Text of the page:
I go for Bunnings Tomato and Vegetable Growing mix mainly because of its price and that it comes with blood and bone, a great fertiliser. This averages out at $4 AUD a bag.

fertilizer

https://www.bunnings.com.au/brunnings-25l-tomato-and-vegetable-growing-mix_p2960225

For pots, I like to keep away from plastic as they don’t last in your garden but last forever in our oceans. Try and get ceramic pots, they are great temperature regulators for your soil and they don’t crack and fade easily like the plastic ones will.

What are the choices this Season?

So when thinking about your garden nursery you need to consider seasons.

Coming from Australia, our climate is different in all different parts of the

continent. For 60,000 years Indigenous Australians cultivated, shaped and worked with the land and the climate, yielding one of the most impressive and comprehensive agricultural systems on the planet. To ignore this knowledge will only be a detriment to yourself.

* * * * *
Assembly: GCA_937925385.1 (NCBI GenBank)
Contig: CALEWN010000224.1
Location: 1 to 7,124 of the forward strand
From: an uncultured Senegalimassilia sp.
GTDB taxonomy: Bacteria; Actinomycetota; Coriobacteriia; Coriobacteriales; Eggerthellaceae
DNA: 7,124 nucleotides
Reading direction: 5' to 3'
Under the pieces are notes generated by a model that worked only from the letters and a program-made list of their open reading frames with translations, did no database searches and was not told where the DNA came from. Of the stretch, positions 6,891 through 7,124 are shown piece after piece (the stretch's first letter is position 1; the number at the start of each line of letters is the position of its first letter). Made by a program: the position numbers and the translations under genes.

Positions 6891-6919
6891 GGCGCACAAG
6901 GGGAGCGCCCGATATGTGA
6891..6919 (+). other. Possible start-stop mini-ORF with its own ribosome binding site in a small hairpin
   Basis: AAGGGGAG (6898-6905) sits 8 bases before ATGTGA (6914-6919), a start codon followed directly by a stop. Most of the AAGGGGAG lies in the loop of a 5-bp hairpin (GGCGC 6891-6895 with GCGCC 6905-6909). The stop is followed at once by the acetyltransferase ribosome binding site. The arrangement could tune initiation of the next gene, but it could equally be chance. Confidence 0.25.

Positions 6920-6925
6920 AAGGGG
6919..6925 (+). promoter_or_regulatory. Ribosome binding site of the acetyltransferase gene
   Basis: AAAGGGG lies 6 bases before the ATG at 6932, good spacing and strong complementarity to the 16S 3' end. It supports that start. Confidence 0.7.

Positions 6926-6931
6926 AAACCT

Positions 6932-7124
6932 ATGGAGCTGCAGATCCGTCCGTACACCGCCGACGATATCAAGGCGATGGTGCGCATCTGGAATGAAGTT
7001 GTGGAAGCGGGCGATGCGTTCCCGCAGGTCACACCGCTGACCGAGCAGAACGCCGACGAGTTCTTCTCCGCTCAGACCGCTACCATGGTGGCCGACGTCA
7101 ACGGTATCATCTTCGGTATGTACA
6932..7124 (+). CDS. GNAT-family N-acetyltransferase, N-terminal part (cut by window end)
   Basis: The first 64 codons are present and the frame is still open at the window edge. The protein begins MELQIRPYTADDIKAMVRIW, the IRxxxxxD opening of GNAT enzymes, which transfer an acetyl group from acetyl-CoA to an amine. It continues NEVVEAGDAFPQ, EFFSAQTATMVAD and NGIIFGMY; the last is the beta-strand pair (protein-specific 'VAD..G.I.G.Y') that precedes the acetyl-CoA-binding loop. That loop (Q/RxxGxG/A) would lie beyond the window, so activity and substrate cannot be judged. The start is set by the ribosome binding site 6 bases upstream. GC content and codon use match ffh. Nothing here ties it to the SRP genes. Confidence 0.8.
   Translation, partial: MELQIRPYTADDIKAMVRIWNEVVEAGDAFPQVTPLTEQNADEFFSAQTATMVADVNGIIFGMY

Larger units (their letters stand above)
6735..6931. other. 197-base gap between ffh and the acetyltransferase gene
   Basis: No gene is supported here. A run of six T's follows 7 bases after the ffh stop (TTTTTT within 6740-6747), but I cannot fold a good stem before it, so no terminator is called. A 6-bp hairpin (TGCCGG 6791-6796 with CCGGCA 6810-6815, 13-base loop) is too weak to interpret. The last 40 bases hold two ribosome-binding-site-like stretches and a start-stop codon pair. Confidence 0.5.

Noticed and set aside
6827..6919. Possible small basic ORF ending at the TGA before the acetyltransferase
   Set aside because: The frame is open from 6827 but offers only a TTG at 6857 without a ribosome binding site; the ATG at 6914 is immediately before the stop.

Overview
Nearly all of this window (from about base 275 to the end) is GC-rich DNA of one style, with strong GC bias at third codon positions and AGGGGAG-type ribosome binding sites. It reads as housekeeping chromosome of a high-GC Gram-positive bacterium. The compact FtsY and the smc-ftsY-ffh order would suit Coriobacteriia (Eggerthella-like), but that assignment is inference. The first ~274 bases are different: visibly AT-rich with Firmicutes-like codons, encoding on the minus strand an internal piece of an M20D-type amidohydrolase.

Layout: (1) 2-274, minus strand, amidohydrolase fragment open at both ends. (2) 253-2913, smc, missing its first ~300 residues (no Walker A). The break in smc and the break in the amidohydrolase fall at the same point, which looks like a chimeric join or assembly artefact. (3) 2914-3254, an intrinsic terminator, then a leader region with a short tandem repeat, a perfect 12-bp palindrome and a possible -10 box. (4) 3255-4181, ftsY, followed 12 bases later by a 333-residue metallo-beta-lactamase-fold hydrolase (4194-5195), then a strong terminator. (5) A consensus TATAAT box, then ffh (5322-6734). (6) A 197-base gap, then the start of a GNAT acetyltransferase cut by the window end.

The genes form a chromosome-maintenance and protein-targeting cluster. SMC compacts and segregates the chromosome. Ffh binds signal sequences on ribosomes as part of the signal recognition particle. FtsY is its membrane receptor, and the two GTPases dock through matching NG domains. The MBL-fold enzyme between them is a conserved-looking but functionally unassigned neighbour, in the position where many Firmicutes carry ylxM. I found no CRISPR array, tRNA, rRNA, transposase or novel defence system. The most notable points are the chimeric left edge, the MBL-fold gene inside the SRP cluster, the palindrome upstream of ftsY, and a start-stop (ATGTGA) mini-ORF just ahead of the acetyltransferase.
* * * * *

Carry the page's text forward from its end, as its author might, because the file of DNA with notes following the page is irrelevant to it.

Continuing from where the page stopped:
To find out what your specific climate is in your area of Australia check out the Bureau of Meteorology’s interactive page here to see where you sit:

http://www.bom.gov.au/iwk/index.shtml

My home is in the Banbai region and there are six seasons here.

indigenouse seasons

This means I don’t get eh typical 4 seasons we see in the movies and to be honest, you probably aren’t either.

As I write this it’s late April so the weather is changing from dry to cool. I live in a semi-tropical climate so cool never really gets proper cold. The plants that are fruiting in my garden right now are tomatoes. While my potatoes, limes and strawberries are flowering (possibly because I planted a bit late this season) my blueberries have dried their leaves and turned pink.